JOHOR BAHARU (Bernama) – The traditional Malay woodcarving is one of the country’s most priceless heritage that dates way back into the country’s history.
Its intricate motifs today still grace palaces, gazebos, pergolas and traditional Malay houses, and does not fail to impress all who view it.
Those skilled in traditional Malay woodcarving have to undergo a process as intricate and tedious as its designs as well, making them a rare breed of artisans.
One of them is Mohd Nor Zaini, 35, whose passion for woodcarving has led him to learn the trade and set up his own business in Batu Pahat, Johor.
He first entered the field in 2000, by enrolling for an 18-month course in a Wood-based Furniture Industry at the Mara Training Institute.
After that, he worked for eight months with a company making private yachts using Burmese teak, before pursuing his studies in the Art of Woodcarving for three years.
Mohd Nor then worked on improving his skills by taking on jobs at carpentry workshops around Muar. He used the money he made to buy woodcarving machines.
“Besides carpentry stints at the workshops, I also took on odd jobs until I could raise enough money to start my own business at the end of 2006,” he told Bernama, who met him while on a media tour with Kraftangan Malaysia to Johor.
He said the first machine he bought was a router. He then added on a jointer, planer, a sawing machine and a lathe.
“I only took on bigger jobs after completing my collection of machines. I then worked on gazebos, pergolas, mosque pulpits, house porches and balconies, and now earn a better income,” he said.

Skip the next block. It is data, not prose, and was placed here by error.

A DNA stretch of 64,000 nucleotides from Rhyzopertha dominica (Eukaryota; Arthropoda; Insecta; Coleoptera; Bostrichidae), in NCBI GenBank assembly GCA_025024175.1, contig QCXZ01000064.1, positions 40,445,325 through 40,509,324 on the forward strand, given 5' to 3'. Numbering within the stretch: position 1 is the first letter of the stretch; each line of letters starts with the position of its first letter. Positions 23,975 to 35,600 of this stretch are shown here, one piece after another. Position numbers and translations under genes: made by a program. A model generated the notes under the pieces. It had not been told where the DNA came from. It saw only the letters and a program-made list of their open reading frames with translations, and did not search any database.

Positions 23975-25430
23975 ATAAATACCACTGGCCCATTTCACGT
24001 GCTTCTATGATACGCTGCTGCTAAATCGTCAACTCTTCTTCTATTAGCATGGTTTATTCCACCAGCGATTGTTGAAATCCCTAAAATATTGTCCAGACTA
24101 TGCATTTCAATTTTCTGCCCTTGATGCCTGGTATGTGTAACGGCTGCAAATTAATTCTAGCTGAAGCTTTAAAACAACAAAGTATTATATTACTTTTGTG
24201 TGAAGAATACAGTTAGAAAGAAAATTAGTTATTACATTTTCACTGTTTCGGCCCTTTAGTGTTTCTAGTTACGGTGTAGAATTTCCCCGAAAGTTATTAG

Mohd Nor passion for the art was fuelled by his desire to uplift the art of traditional Malay woodcarving.
He found the uniqueness and intricacy of design in ancient woodcarving such as the “bunga ketumbit” and “bunga bakawali” motifs highly fascinating.
The art has also allowed him to relive the symbol of majesty that was evident in the design of old Malay palaces.
Another woodcarver, Badrul Hisyam Mohamad, 39, also saw woodcarving as an avenue for his artistic expression and would like to see the art continue.
The cost of raw materials is one of the main challenges of those in the industry. The cost of good quality wood, especially the “cengal” wood, can be steep.
This has forced many woodcarvers to work with grade B wood such as “kempas”, “kapur”, “mersawa”, Meranti and Seraya.
Badrul Hisyam said the price of cengal today could easily reach RM10,000 to RM12,000 a tonne. The “merbau” wood could cost around RM8,000 a tonne while the “balau” wood ranged between RM7,000 and RM8,000 a tonne.
He had traveled to Indonesia, Thailand and Myanmar in his 20s to gain further knowledge and expertise on woodcarving, as well as to find good quality wood.
Besides that, the lack of skilled artisans in the field was also a challenge to the industry. Badrul Hisyam, who has his own wood workshop in Pontian, Johor, has to employ 10 Indonesians to assist him as there are not many local youths who were interested in working in the industry.